Emerging from bankruptcy, Rayovac advertises for the first time in a decade

The battery brand eschews supercharged rhetoric and opts for humor this holiday season.

Batteries are so hot right now. They're literally smoldering, like the Samsung Galaxy Note 7's lithium ion battery that's now banned from airplanes. They're also burning up the news, as in Energizer revamping its bunny mascot and Duracell switching AORs.

Now, 110-year-old Rayovac, owned by Spectrum Brands, is advertising after a decade of silence.

Flashback to 2006, the last time Rayovac fielded an ad campaign. George W. Bush was president, Facebook was new and Brett Favre became the second NFL quarterback to throw 400 touchdown passes. Favre was also Rayovac's spokesman, starring in a TV campaign that focused on durability, strength and value.

Ten years later, the battery brand is skipping the football partnerships and instead appealing to millennial moms in its "The One Thing That's a Sure Thing" campaign, courtesy of creative agency Lindsay Stone & Briggs.

"For this mom, she's juggling little kids, being the CFO of her household," said Lindsay Ferris, SVP, chief marketing strategist at the Wisconsin-based agency. "Most of our moms are working at least part-time. Batteries aren't high on her list of things to worry about, so [Rayovac] is something that she can feel completely confident about. Her day is unpredictable, but this is the one thing that's a sure thing."

This female-first approach is intentionally different from competitors Duracell and Energizer. Duracell films most recently featured rock climber Kevin Jorgeson and a man who gets his hearing back thanks to hearing aid batteries. Energizer keeps going and going with its pink bunny. But Nielsen research shows Rayovac to over-index with young mothers, so its holiday spot features a mom who narrowly escapes ballet flats filled with cereal only to step on a treacherous Lego seconds later. Luckily, Rayovac batteries power her wine opener, so she can sip away her silent screams.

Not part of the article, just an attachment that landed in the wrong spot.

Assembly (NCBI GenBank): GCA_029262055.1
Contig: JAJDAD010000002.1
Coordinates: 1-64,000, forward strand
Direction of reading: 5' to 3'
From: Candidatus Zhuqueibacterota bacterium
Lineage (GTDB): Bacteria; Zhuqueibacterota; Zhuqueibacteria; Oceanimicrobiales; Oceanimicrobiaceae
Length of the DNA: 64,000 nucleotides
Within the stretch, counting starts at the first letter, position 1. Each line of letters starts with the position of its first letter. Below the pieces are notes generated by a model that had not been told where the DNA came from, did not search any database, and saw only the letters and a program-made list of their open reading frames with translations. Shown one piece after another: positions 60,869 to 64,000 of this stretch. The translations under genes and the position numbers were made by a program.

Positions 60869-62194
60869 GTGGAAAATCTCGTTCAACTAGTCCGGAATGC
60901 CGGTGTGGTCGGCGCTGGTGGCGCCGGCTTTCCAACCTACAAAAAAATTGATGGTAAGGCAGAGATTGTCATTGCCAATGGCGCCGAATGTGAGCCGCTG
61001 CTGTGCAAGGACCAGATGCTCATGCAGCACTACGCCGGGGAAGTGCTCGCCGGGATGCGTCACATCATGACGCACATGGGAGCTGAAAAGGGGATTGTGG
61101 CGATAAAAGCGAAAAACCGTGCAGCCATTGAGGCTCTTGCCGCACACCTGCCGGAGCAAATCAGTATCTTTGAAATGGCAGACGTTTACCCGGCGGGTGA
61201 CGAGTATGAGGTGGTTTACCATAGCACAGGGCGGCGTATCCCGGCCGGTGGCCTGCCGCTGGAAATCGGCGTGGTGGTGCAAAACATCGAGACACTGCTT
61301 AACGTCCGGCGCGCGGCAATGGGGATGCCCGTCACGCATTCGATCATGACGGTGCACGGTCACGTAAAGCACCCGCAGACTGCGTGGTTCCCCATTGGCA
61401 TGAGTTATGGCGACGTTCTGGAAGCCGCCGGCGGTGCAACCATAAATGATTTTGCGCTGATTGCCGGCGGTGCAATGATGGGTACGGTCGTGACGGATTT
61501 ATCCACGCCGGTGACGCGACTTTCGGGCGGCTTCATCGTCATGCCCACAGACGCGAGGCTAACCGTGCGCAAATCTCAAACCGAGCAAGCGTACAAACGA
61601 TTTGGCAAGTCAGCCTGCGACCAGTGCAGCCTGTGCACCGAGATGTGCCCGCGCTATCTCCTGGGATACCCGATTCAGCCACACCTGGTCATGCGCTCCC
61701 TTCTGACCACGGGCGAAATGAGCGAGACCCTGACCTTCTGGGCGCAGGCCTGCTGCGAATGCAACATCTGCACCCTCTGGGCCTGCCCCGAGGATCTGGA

"A lot of battery advertising is very supercharged," said Ferris. "It's always, 'Oh, more power! I need max!' We wanted to say to our mom, 'Look, we get you. We know what your life is like. We like you. We just want to be a part of your world.'"

To reach moms in their worlds, Rayovac's media mix includes print magazines like PEOPLE, Real Simple, Family Circle and HGTV, but the bulk of its advertising will be mobile- and social-first centered on digital video. After all, this mom is on-the-go. "We know she's not sitting down with a plate of bonbons," Ferris added.

While the marketing spend for this campaign is undisclosed, Rayovac senior director of marketing Colleen Orani admitted that the brand has to be "very efficient with our dollars," which makes sense for a company that filed for Chapter 11 bankruptcy in 2009. Since then, Orani said her team has focused on innovating the Rayovac brand.

"We celebrated our 110th anniversary this past January, and it really caused us to reflect on our brand and the journey that we've been on," Orani said. "We thought, 'Gosh, what if consumers knew all the things that we knew?' For example, in industry standard tests, our Rayovac High Energy AA batteries last as long as Coppertop and Energizer Max, but they cost 20% less."

That long-lasting factoid is missing from the holiday creative as Lindsay Stone & Briggs opted for empathetic humor. But it may be something Rayovac will feature in future advertisements—if there are any. Orani said the brand will measure and evaluate this campaign before it launches any new ones.

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